Strength Training

What Colleges Coaches Are Looking For In Female Athletes…

I reached out to a few of my colleagues who are strength and conditioning coaches at major college programs around the country. I asked them, what is it that they look for when recruiting female athletes entering their programs. Majority of the coaches said it’s not about how much weight these young ladies can lift, pull, or carry. They’re more concerned about them being fit, mobile, and to have a solid level of conditioning. Of course, if she has participated in a strength and conditioning program prior to entering college, her chances of being able to participate sooner and compete on that level will be increased. As far strength training is concerned coaches would like to see their athletes be able to perform some of the basic strength movements such as, front/back squats, dead lifts, bench presses, and pullups. Being able to do these movements and doing them with good form and as well as going through a full range of motion is very important. Once an athlete is capable of performing these movements correctly, then and only then will weight be added to the movement. Some of the coaches have also expressed concern about the athletes having some level of base conditioning. Prior to entering college, they should have participated in some type of speed, change of direction and plyometric program. The last thing any athlete wants to do is to show up for training camp and not be in shape.

The Posterior Chain

The posterior chain is so important, because it plays a vital role in not only jumping, but most athletic activities. Many athletes are under developed in the posterior chain. This is usually a side effect of the over emphasis on bodybuilding type training methods, that focus on looks and not enough on athletic training that helps to improve performance. The posterior chain is simply the backside of your body and its primary muscles include the lower back, gluteus maximus, hamstrings and calves. This area is often neglected and or untrained. When the glutes become inhibited the posterior chain will not function properly. The lower back and hamstrings then have to take on the work of the glutes, and along with these muscles being overworked the IT Band and the Piriformis also take on an additional load, leading to a variety of issues that can cause problems for the lower back, hips, knees, ankles and feet. The muscles of the posterior chain are important to jumping for several reasons. The first is that due to their size, they generally have the ability to generate a lot of power for you to jump. The second reason that they are so important is that the glutes have one of the highest ratios of fast twitch muscle fibers in the whole body. In terms of the actual jumping motion itself, the posterior chain acts as follows. As you bend your knees and descend down into the eccentric phase, the hamstrings contract. The stronger that your hamstrings are, the more force you will generate when you drop down. The quicker you can drop down, the higher you will be able to jump. On the upward phase of the jump, your leg muscles along with the muscles of your lower back work together to produce powerful contractions that extend the hips, knees and calves( this is also known as triple extension) and propels your body upward. The more power that these muscle produce, the more explosive your triple extension will be, which will allow you to have a higher vertical jump. A few good exercises to […]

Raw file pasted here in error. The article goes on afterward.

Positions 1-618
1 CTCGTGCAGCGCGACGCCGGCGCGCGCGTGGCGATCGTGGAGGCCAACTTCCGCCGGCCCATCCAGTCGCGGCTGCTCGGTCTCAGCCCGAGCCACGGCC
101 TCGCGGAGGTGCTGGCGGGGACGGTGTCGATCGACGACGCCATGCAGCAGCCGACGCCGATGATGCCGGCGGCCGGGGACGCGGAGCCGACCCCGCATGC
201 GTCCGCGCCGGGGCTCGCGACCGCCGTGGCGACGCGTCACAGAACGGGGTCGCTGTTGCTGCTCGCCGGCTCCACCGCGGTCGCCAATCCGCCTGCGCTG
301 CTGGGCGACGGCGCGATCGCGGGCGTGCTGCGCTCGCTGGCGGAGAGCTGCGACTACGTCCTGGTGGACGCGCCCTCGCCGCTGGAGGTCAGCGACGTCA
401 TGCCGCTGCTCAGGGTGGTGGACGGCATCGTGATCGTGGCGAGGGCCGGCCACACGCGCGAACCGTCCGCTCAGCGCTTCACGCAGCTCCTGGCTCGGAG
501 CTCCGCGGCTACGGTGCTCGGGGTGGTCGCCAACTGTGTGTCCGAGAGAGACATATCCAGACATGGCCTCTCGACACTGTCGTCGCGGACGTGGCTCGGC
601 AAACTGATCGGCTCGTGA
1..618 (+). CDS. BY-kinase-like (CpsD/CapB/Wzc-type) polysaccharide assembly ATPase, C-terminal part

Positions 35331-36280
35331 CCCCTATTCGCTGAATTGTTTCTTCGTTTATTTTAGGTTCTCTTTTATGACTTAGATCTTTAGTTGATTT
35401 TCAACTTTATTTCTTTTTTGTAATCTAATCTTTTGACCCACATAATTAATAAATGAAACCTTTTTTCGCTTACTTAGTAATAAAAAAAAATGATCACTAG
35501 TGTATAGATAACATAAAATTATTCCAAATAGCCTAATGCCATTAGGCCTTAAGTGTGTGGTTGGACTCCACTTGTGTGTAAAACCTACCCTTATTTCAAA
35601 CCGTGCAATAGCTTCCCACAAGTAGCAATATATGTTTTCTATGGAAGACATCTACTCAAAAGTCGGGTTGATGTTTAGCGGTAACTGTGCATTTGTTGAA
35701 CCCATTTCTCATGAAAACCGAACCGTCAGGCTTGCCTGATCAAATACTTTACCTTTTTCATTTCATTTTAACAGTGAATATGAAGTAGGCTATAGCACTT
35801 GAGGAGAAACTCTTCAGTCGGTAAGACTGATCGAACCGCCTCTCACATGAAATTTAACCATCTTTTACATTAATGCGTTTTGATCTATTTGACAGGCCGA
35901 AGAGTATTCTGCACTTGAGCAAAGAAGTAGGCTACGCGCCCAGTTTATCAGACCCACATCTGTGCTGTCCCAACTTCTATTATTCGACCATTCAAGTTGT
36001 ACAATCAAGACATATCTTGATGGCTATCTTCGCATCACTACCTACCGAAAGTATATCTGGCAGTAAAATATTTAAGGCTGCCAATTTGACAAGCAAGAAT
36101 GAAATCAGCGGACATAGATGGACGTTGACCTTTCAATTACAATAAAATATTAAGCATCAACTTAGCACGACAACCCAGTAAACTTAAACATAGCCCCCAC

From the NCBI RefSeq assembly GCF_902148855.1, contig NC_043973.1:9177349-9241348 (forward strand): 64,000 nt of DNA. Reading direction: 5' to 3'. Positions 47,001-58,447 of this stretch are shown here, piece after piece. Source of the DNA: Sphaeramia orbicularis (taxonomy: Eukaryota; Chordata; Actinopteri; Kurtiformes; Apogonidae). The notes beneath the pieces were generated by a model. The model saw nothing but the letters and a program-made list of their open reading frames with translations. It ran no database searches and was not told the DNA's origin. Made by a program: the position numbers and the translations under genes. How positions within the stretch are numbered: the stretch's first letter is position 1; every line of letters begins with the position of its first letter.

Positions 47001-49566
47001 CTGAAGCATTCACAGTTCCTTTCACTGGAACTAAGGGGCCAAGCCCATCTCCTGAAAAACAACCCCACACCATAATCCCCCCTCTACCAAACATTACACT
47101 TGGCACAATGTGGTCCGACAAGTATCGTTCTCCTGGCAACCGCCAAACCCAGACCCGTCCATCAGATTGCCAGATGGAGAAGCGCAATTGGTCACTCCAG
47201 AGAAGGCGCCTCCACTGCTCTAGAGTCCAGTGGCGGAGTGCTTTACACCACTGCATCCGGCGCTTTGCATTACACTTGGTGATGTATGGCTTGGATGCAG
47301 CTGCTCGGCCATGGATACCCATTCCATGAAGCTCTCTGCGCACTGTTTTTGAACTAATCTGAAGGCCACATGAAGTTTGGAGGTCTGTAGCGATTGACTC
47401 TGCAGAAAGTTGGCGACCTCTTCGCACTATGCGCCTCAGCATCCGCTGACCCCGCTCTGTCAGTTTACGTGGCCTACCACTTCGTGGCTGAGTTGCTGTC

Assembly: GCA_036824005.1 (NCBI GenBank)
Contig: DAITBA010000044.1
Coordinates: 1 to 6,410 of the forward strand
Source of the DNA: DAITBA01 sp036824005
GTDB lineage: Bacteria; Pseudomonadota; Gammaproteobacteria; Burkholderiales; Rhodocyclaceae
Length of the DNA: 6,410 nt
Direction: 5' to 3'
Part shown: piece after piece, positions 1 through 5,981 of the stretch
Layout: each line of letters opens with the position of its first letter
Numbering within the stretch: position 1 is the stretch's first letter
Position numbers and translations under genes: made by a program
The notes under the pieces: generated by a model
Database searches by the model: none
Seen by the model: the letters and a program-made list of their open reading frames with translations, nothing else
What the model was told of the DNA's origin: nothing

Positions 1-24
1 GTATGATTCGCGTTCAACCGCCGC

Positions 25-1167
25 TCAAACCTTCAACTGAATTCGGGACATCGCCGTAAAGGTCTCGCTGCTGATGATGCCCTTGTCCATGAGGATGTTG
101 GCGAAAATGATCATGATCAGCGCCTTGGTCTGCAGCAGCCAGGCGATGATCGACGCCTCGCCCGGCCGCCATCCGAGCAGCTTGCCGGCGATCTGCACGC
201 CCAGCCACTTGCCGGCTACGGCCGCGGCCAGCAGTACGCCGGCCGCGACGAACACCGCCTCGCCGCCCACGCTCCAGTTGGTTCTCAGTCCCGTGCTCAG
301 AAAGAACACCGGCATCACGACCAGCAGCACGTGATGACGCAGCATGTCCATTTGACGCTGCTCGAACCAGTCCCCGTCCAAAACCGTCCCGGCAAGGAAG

There is No Substitute for Hard Work